Distracted driving, defined as operating a motor vehicle with one’s attention split between the road and a mobile electronic communication device, is responsible for a significant number of accidents and fatalities on Maryland roads. The Maryland State Highway Administration identified 24,769 automobile accidents in 2008 that involved distracted driving. Those crashes killed thirty-four people and injured 11,578. That year, almost 6,000 people nationwide died in distraction-related crashes, with distraction playing a role in twenty-five percent of all automobile crashes. The total number of fatalities dropped to about 5,500 in 2009 and 3,000 in 2010, but those are still enormous numbers, making distracted driving nearly as big a threat as drunk driving. Recent events and legislative efforts have brought distracted driving into the spotlight again.
An accident in Connecticut demonstrates the danger posed by distracted driving. A jogger, 44 year-old Kenneth Dorsey, died on March 24 after a vehicle driven by a 16 year-old girl struck him. The girl was allegedly talking or texting on a handheld cell phone at the time. Police have not said specifically what she was allegedly doing, except that evidence suggests she had used the phone’s keypad before the accident. Prosecutors in Norwalk, Connecticut charged the girl with negligent homicide with a motor vehicle and with violating the state’s ban on use of a cell phone by novice drivers.
Thirty-one states prohibit use of handheld cell phones while driving for all drivers, including Connecticut and Maryland. Distracted driving laws vary from state to state, but no states have banned use of cell phones entirely. Maryland drivers may use a cell phone with a hands-free device like a headset, although use of a cell phone in any manner by drivers under the age of eighteen will be prohibited beginning October 1, 2012. School bus drivers are currently prohibited from using a handheld cell phone while working. All drivers are prohibited from writing or sending text messages while driving, except for the purpose of contacting a 9-1-1 emergency system.
Maryland passed its handheld cell phone ban in April 2010, and it took effect October 1, 2010. Maryland was the seventh state to enact such a ban. A proposed bill in the most recent Maryland legislative session would have changed the penalty for violating the cell phone ban, making it a primary offense instead of a secondary one. The bill passed the House of Delegates in February, but did not make it out of the Senate Judicial Committee.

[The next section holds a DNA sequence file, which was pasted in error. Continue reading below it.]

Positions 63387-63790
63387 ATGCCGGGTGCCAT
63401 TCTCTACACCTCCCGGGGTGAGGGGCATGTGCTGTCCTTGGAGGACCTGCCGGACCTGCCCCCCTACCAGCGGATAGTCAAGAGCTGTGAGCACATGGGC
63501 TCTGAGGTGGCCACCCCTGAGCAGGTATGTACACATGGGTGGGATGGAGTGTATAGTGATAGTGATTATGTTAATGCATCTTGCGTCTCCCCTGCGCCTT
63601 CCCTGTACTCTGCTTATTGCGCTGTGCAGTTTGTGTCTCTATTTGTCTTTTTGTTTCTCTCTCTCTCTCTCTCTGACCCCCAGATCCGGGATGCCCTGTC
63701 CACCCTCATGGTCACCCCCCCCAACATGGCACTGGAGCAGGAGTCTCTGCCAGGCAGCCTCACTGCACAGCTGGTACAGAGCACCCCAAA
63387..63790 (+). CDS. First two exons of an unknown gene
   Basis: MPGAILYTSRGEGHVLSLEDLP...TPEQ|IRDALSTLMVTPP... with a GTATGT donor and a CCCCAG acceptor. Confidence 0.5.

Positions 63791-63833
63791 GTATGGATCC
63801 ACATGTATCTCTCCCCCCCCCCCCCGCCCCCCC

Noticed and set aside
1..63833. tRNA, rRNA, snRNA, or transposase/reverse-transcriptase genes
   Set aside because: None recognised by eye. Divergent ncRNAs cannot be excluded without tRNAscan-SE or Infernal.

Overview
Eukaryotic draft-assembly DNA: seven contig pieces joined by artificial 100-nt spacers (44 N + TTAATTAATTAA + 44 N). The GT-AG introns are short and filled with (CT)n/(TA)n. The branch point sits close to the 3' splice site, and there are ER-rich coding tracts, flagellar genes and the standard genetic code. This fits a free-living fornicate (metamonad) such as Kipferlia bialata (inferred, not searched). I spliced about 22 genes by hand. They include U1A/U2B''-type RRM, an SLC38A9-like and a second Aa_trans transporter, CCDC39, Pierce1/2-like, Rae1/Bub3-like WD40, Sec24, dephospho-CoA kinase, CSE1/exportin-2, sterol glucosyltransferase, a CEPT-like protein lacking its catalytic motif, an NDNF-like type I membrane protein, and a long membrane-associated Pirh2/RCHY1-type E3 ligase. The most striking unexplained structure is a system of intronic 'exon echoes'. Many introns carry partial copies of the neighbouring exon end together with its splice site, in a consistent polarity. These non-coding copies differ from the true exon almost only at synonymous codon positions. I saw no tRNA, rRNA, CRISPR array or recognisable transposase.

Legislative efforts to curb cell phone use while driving may or may not reduce the overall number of distraction-related accidents and fatalities. These laws can be helpful to a person injured by a distracted driver in making a claim for negligence. A claim for negligence requires proof that a defendant owed a duty of care to the plaintiff and breached that duty, and that the breach caused injury to the plaintiff. Drivers, as a general rule, owe a duty of care to drive reasonably safely and obey the rules of the road. A conviction for violating a cell phone ban could serve as prima facie evidence of negligence.
The Maryland accident injury lawyers at Lebowitz & Mzhen are skilled at pursuing justice for people injured in automobile accidents on Maryland roads. Contact us today online or at (800) 654-1949 for a free and confidential consultation.
More Blog Posts:
University of Maryland Study Shows Increased Risk of Pedestrian Injuries with Electronics Use, Maryland Accident Law Blog, April 11, 2012
Preventing Maryland Car Crashes: State Senate Approves Ban on Reading Text Messages While Driving, Maryland Accident Law Blog, March 9, 2011
The Fight Against Distracted Driving: Baltimore County Lawmaker Pushes for Tougher Cell Phone Driving Law, Maryland Accident Law Blog, February 16, 2011